Making Sense of Bioethics: The darkened eye of pornography

By Rev. Tadeusz Pacholczyk
Columnist

The world was shocked when the tragic and twisted case of Ariel Castro burst recently into the limelight. Before he took his own life in prison earlier this month, he had kidnapped and repeatedly raped, humiliated, and beaten three young women held captive inside his Cleveland house for more than 10 years. At his sentencing in August, he blamed his longstanding habit of watching two to three hours a day of pornography for his crimes: “I believe I am addicted to pornography to a point that it really makes me impulsive and I don’t realize what I’m doing is wrong.”
To what extent pornography is directly related to violence remains up for debate (explaining any complex human behavior in simple cause and effect terms can be exceedingly difficult). What is beyond dispute is that pornography sets the stage for viewing women in an exploitative way, as sexual fodder for the gratification of men. In fact, the widespread availability and consumption of pornography has arguably become the most pervasive objectifying force in society today.
In a recent newspaper discussion about pornography, one male participant remarked that most men do not end up marrying supermodels, so he thought pornography wasn’t a bad thing, since it enabled “the goods” that a few women possessed to be spread around and shared. He seemed to have no compunction about using women as pawns in the endgame of satisfying male lust.
The gaze we direct towards each other can easily go astray, demeaning not only ourselves, but others around us as well. When one’s gaze is directed askance, as Bishop Paul Loverde of Arlington, Va., noted in a 2006 letter on pornography, “one becomes the kind of person who is willing to use others as mere objects of pleasure.” The impure gaze of pornography, focused on “body parts,” or “performances,” takes on its own momentum and quickly draws us away from the relational commitments and responsibilities implied in our human sexual nature.
One of the key objections to pornography is that it sets up a fantasy world without the risks and challenges that exist in real relationships. It warps and distorts the beautiful gift of human sexuality, so it no longer serves as an interpersonal force for bonding and building families, but instead devolves into an exploitative and isolating force in the lives of those who fall prey to it, changing its clients, in the words of one commentator, into “basement dwellers” and “bottom feeders.”
On the other hand, the glance of authentic sexual love, flowing from a pure gaze, avoids denigrating others as a means for self-gratification, and draws man and woman into an abiding, life-giving union.
The need for that pure inner gaze has never been more succinctly expressed than in that timeless pronouncement uttered two millennia ago: “Your eye is the lamp of your body; when your eye is sound, your whole body is full of light; but when it is not sound, your body is full of darkness. Therefore be careful lest the light in you be darkness” (Luke 11:34).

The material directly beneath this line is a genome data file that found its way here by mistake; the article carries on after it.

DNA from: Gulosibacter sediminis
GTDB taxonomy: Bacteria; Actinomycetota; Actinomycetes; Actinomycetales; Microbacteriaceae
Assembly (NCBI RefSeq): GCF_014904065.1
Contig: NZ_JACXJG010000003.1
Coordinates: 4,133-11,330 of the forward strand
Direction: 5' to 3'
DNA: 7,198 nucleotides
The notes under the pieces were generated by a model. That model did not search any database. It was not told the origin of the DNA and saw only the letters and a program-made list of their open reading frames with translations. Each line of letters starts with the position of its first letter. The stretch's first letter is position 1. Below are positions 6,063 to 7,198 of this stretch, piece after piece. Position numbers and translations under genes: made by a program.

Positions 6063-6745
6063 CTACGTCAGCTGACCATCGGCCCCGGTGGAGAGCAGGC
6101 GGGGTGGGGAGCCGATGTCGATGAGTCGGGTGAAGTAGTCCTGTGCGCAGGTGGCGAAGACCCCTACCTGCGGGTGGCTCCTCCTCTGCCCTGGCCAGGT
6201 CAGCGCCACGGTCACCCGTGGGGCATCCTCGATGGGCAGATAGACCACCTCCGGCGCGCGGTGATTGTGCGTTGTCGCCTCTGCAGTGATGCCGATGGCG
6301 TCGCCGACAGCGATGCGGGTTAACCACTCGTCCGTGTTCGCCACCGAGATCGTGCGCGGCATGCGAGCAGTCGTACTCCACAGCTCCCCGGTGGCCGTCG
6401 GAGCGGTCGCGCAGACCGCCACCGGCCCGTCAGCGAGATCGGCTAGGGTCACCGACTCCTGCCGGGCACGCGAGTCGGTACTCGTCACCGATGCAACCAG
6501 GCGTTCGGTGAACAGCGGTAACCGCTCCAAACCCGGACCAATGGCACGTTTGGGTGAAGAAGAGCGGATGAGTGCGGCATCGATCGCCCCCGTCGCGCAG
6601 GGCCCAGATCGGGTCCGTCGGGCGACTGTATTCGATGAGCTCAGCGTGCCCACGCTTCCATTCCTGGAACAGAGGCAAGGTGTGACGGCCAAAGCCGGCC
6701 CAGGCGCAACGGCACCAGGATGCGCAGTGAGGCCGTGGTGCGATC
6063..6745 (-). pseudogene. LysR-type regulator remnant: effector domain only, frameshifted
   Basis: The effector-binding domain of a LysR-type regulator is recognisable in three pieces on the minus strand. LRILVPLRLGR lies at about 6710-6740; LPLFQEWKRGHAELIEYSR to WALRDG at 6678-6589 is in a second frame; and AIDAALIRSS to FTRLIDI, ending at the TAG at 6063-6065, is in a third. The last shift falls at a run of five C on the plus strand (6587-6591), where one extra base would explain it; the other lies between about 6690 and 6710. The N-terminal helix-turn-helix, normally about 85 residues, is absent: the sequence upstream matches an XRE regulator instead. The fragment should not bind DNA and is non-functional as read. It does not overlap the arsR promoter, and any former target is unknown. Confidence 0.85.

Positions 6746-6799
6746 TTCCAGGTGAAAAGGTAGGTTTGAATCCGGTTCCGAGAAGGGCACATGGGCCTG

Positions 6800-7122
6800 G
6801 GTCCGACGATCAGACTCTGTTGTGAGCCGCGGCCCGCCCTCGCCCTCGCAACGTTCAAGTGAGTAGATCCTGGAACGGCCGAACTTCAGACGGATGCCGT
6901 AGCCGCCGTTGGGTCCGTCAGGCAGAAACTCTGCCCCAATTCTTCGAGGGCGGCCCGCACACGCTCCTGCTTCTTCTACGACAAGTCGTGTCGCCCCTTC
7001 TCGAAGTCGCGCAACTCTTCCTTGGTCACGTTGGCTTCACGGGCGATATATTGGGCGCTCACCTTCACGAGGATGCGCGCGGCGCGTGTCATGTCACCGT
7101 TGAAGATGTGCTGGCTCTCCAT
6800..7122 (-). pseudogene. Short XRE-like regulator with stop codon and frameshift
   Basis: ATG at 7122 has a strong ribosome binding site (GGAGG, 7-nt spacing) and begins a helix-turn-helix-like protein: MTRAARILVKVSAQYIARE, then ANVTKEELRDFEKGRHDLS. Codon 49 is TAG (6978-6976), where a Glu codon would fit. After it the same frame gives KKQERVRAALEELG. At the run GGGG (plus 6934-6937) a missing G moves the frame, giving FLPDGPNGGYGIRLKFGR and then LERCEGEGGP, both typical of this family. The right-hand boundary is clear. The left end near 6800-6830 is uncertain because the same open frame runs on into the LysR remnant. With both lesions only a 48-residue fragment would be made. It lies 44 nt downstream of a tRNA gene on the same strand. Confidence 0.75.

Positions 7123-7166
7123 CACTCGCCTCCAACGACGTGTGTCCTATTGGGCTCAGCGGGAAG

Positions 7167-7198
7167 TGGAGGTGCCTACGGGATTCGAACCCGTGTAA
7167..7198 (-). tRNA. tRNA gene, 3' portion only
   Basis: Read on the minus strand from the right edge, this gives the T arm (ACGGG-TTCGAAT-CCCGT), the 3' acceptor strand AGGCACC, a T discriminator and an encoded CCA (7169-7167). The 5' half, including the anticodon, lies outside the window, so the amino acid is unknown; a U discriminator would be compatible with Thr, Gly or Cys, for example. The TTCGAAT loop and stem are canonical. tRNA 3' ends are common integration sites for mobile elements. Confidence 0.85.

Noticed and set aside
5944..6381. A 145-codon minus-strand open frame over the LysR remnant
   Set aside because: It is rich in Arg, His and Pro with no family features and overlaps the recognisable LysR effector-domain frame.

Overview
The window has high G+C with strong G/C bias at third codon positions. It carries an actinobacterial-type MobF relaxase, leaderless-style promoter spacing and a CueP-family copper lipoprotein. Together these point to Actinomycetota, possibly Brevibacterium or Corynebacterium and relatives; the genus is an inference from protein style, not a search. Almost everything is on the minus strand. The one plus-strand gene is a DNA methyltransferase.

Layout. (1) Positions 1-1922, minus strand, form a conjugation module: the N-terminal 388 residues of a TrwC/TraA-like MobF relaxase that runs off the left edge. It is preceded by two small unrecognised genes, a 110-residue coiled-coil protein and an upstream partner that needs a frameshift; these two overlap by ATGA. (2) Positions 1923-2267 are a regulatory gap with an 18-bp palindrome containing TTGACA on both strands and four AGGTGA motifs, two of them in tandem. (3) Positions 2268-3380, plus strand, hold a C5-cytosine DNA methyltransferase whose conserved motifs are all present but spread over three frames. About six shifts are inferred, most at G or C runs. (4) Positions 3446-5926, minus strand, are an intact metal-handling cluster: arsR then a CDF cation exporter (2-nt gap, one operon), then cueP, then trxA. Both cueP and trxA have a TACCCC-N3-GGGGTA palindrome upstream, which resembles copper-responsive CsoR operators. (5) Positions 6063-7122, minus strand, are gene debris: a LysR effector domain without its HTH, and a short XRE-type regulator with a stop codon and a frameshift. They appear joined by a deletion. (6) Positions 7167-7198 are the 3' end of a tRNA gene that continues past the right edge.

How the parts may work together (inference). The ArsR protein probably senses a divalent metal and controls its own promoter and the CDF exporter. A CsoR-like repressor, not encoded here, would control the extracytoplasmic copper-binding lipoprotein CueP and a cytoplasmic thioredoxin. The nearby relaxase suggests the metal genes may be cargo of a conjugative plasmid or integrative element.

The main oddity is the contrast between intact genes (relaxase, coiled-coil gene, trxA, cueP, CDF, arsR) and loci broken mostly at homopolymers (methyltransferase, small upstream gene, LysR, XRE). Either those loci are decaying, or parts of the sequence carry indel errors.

We see just how dark the darkness was in the life of Ariel Castro. Through pornography addiction, a skyrocketing phenomenon today, our eye easily becomes darkened and shuttered.
This darkness affects not just the men who view it, but also women who may not themselves be regular consumers of pornography. Women may be drawn into the subtle and demeaning trap of objectification when they are pressured to serve as compliant proxies for the acting out of their spouse’s hard core pornographic fantasies. Instead of relating to the actual person they are with, they may instead feel obligated to play a role in satisfying various desires and fetishes. In this way, pornography may impact the way consensual relationships develop between men and women, weaving a warped and exploitative element into the early stages of the relationship.
The average woman may also struggle with a sense of inadequacy when it comes to competing with or measuring up to the naked women of the Internet, particularly in the face of pervasive airbrushing, silicone implants and photoshopping of porn models. These concerns about undue pressure on women apply not just to the pornography industry but even to the modern fashion industry with its frequently provocative designs, and to the numerous soft porn initiatives such as the Sports Illustrated swimsuit edition. It should come as no surprise when ordinary women and girls manifest loathing and abusive tendencies toward their own bodies, when they feel threatened by impossible comparisons and expectations.
The enduring glance, sparked by the sexual attractiveness of the other, is never meant to be directed askance by the vicious snare of pornography, but instead to point toward a personal and committed marital love, purified of exploitative and objectifying tendencies.

Father Tadeusz Pacholczyk, Ph.D. earned his doctorate in neuroscience from Yale and did post-doctoral work at Harvard. He is a priest of the Diocese of Fall River, Mass., and serves as the Director of Education at The National Catholic Bioethics Center in Philadelphia. For more information, visit www.ncbcenter.org. 

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